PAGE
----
There's nothing scarier than the human imagination. Sergey Mironov/Shutterstock

If the Donald Trump masks, maniacal clown costumes, and zombie Ken Bone suits don’t scare you this Halloween, then maybe you should try turning off the lights and catching some sleep. There’s no place quite as terrifying as the dark side of the human mind, where nightmares are spawned.

What produces these depraved nocturnal deliriums, and what purpose they serve, are questions that neuroscientists, shamans, and technicolor dreamcoat-wearers have attempted to answer since the dawn of man. And while the meanings of our nightmares may remain engulfed in shadowy mystery, we are at least beginning to understand why our hidden demons sometimes choose to visit us while we sleep.

What is a nightmare?

University of Colorado School of Medicine associate clinical professor James Pagel told IFLScience that “there’s actually a bunch of different types of frightening dreams occurring at all stages of sleep,” not all of which are classed as nightmares. Night terrors, for instance, tend to strike midway through the sleep cycle, during the deep sleep phase, and have no clear form or plot, but simply cause people to wake up with an intense and unexplainable feeling of fear.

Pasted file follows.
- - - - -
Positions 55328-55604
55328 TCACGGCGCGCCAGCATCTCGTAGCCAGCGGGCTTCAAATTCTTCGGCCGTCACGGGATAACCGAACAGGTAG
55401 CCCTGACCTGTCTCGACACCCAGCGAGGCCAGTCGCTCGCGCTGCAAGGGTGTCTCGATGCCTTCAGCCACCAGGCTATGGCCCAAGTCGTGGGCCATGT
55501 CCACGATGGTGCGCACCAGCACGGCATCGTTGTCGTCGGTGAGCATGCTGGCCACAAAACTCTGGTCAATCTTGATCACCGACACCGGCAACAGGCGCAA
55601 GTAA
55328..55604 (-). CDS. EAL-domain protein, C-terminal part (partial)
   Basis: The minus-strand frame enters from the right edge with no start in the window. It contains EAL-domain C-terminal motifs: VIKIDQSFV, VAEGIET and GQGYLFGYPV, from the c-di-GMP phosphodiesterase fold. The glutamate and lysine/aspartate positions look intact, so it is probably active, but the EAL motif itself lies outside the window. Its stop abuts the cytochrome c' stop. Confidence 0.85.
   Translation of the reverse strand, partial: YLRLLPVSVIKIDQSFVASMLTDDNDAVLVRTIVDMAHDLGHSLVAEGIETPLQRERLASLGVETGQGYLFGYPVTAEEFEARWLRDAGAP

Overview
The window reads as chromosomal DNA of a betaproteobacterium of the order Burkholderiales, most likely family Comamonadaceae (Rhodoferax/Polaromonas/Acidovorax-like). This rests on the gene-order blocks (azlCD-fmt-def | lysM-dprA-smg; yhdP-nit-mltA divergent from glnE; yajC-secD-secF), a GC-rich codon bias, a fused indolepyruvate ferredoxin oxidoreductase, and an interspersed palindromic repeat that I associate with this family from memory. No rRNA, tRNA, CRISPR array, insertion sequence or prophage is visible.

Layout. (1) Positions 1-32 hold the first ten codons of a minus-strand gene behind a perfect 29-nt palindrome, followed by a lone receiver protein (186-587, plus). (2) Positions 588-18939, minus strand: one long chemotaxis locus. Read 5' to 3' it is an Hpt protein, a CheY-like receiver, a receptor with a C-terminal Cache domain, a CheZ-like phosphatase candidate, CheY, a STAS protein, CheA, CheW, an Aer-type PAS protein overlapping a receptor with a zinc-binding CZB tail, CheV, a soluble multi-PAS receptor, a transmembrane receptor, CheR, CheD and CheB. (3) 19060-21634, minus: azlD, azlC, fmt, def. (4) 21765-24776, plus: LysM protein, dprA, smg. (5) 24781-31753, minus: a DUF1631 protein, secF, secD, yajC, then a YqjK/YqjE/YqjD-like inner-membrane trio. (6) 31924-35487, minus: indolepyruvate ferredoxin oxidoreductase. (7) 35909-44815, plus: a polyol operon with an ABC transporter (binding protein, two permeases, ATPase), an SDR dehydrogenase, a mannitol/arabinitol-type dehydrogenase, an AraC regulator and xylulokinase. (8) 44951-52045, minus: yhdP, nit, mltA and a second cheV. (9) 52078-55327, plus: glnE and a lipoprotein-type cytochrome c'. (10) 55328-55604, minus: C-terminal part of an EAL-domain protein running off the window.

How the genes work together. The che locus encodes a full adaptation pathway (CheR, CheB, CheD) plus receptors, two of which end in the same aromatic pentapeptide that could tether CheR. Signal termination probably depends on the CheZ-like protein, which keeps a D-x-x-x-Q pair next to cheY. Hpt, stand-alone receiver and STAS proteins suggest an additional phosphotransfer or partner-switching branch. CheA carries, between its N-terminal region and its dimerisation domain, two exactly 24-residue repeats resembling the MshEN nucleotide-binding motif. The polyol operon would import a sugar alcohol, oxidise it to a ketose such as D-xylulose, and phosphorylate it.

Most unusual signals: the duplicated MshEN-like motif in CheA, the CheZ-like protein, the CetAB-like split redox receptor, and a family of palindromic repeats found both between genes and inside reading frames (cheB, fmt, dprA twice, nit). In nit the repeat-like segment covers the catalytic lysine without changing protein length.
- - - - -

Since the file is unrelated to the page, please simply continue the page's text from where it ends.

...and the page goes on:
Nightmares, on the other hand, are experienced during the rapid eye movement (REM) phase, which occurs at the end of the sleep cycle. According to Pagel, nightmares are simply “dreams with a frightening story,” and are extremely common, affecting almost everybody at some point in their lives – especially during childhood and adolescence.


Nightmares occur during REM sleep, which is the final stage of the sleep cycle. Minerva Studio/Shutterstock

According to one study, between 5 and 8 percent of adults have recurring nightmares, while between 20 and 39 percent of children under the age of 12 regularly find themselves plunged into the haunted house inside their minds after lights-out. In the majority of cases this is not a serious problem, as Pagel says that scary dreams are to be expected from time to time, particularly if we have experienced something a little unsettling during the day, like watching a horror movie.

Things can get a little problematic, however, if a person develops nightmare disorder, whereby frequent nightmares stop them from sleeping properly and start to cause them distress during waking hours.

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